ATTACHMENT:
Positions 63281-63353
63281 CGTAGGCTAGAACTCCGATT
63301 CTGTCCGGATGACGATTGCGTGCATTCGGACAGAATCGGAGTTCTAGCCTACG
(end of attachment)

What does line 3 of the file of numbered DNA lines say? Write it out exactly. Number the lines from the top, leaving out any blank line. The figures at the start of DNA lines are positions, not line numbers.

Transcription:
63301 CTGTCCGGATGACGATTGCGTGCATTCGGACAGAATCGGAGTTCTAGCCTACG